The Man Who Marks The Time

June 2, 2009 § 4 Comments

There are 2.8 million people in the city of Chicago and it covers a total of 237 square miles.  Come August, Brian and I will have lived here for 14 years, lived in five different apartments and I will have worked at five different jobs not including temp work and theatre.  During that time, I have encountered the same particular man, somewhere in the city, at some point, at least once every couple of years or so.  Were I not married I would honestly believe that God was trying to tell me something, trying to shove me into the path of Pepe Le Pew with a white stripe of paint down my back.

He’s a man a bit younger than me, not ugly, not handsome, not short or tall, just a guy.  I first encountered him when I started my job as an Executive Assistant for a brilliant but scatterbrained institutional investments consultant who rented space inside the Hancock Building.  I was a temp, and The Man © was a permanent employee in the office we rented space from.  He would run into me in the lunch room and give a nod, and a hi, and that was about it. 

Five or six years later, I started doing improvisational comedy at The Playground theatre on the North side of the city, and a few months into it I arrived at a performance only to see The Man© performing in the show right before mine.  I introduced myself and he remembered me from the job that I had just quit a few months before.  We laughed at how small the world was, and as it happened, I never saw him at the theatre again.  Time went by, we moved to two different apartments, and I got a new job in a completely different part of the city.  Shortly thereafter, I saw The Man© while at lunch in a food court somewhere near my building.  It was becoming something to take note of.

Now I am a classic victim of “Van On The Corner Syndrome”.  I learned about this via The Straight Dope, a Chicago newspaper column I’ve been reading for about twenty years now.  VOTCS happens when you start spouting off that there’s ALWAYS A VAN ON THE CORNER AT THE END OF OUR STREET!  ALWAYS!  The problem is, you only think of mentioning this when you notice a van on the corner, which means that you’re blocking out all the times that there ISN’T a van on the corner, therefore making your argument invalid.  So I began to say that The Man was THE GUY I SEE EVERYWHERE, when really, I’ve only ever seen him in about seven different places.  But it seems strange to me, that I see him in each of the neighborhoods I’ve lived in, each of the areas I’ve worked and at the theatre where I expressed myself creatively.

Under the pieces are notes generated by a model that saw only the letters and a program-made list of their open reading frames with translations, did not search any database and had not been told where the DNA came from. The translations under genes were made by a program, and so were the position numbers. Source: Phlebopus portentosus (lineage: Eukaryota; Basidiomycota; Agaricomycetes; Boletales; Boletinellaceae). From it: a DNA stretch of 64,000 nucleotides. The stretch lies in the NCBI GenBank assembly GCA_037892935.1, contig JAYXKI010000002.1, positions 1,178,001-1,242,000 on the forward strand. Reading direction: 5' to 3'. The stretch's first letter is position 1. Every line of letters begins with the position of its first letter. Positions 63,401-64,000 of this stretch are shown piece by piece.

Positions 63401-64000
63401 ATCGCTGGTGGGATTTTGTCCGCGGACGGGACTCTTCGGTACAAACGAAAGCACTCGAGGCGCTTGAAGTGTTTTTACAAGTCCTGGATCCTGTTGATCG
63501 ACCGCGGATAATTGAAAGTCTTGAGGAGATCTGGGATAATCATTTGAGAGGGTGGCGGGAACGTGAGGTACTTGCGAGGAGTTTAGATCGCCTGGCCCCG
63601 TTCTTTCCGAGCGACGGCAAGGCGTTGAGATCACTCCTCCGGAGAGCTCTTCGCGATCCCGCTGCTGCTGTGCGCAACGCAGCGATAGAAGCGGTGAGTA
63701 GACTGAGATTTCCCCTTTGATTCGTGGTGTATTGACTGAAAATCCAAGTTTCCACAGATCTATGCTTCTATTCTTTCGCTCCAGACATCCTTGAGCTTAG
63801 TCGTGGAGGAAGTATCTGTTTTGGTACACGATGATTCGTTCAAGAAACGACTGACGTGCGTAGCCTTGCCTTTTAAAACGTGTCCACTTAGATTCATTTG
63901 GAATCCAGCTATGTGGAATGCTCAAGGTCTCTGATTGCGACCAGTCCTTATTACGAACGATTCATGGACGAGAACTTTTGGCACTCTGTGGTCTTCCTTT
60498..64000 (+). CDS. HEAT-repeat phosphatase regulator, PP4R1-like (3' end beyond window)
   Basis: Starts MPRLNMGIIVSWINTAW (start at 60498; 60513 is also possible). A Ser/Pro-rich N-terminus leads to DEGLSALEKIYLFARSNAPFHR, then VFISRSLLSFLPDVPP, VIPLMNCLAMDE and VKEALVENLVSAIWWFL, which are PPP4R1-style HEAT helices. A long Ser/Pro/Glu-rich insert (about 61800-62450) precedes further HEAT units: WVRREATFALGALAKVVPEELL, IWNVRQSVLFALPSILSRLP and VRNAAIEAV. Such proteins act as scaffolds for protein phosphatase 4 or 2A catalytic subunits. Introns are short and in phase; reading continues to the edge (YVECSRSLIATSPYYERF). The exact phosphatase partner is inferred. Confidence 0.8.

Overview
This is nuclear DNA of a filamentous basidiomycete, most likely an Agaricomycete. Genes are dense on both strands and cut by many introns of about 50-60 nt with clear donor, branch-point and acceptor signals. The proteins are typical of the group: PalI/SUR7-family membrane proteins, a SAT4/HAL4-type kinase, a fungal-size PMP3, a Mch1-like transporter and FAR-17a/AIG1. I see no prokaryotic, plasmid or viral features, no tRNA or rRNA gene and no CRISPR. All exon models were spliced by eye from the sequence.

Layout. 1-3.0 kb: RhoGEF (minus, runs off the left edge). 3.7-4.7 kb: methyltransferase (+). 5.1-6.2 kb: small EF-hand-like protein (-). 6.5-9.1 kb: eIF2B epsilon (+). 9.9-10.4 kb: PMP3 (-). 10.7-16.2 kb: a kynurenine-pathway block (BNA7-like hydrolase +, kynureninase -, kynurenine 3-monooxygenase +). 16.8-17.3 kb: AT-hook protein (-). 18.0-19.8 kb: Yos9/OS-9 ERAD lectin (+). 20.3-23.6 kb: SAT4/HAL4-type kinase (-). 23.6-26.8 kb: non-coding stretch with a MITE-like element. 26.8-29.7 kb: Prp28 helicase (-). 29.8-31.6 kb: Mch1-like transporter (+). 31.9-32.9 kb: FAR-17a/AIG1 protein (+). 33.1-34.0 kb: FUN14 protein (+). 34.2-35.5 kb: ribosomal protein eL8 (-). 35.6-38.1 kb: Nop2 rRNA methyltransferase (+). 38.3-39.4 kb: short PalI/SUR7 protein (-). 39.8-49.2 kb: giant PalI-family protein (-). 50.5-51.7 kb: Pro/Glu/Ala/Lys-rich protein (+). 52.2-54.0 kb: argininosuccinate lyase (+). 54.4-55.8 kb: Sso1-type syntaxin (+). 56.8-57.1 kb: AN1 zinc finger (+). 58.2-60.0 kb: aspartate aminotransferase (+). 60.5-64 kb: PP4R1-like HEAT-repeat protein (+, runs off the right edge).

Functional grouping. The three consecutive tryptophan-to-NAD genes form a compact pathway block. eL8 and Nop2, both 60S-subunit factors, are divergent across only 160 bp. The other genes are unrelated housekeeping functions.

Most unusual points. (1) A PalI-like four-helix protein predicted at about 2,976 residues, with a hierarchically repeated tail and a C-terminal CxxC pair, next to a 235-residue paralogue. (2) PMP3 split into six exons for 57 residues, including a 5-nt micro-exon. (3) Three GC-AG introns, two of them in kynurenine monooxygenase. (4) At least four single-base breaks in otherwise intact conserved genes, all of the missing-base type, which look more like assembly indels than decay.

I had nearly forgotten about The Man© when I saw him standing on the corner of Wells and Hubbard, making his way to the same train that I take home from work.  I audibly guffawed, shook my head in disbelief, and then my eyes widened in horror.  His hair was going gray.  I’ve only lived here for fourteen years, but that means I’m fourteen years older, just like him.  And just like it’s hard to notice weight loss or gain when you see someone every day, it’s hard to notice fourteen years of aging.  I remembered back to the first time I saw him, and I thought he looked like a kid fresh out of college (not unlike myself).  I thought back on all the milestones of my life over these years – birth, death, gain, loss, struggle, success, friends made and treasured, friends lost or outgrown.  And even though I’ve only said about three sentences to him in my whole life, it felt important to see this man at the corner, hair gray at the temple, but still truckin’, still strong and relatively young.  I wonder if he saw me, and if the look of my face, my skin, my hair, had marked the time.

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§ 4 Responses to The Man Who Marks The Time

  • Meredith says:

    Wow. I am absolutely fascinated by this!

  • Kim says:

    I’m with Meredith – this is an amazing story. It sounds like a really cool Twilight Zone episode. Actually, this would make a great basis for a novel. It’s just so odd – like you and The Man are leading parallel lives.

  • Brian says:

    I like this quite a lot — not so much because of the mystery surrounding it, but because it seems to reflect a yearning for consistency. Given the changes in our lives, there’s some comfort in the familiar and consistent (even if it’s an unfamiliar man aging over 14 years). Well done.

    • donkeyinawhitecoat says:

      that’s true. Anyone who knows me knows that while I love adventure and surprises, I also crave routine. Somehow knowing that guy is out there I know everything is ok.

      But I’m on medication.

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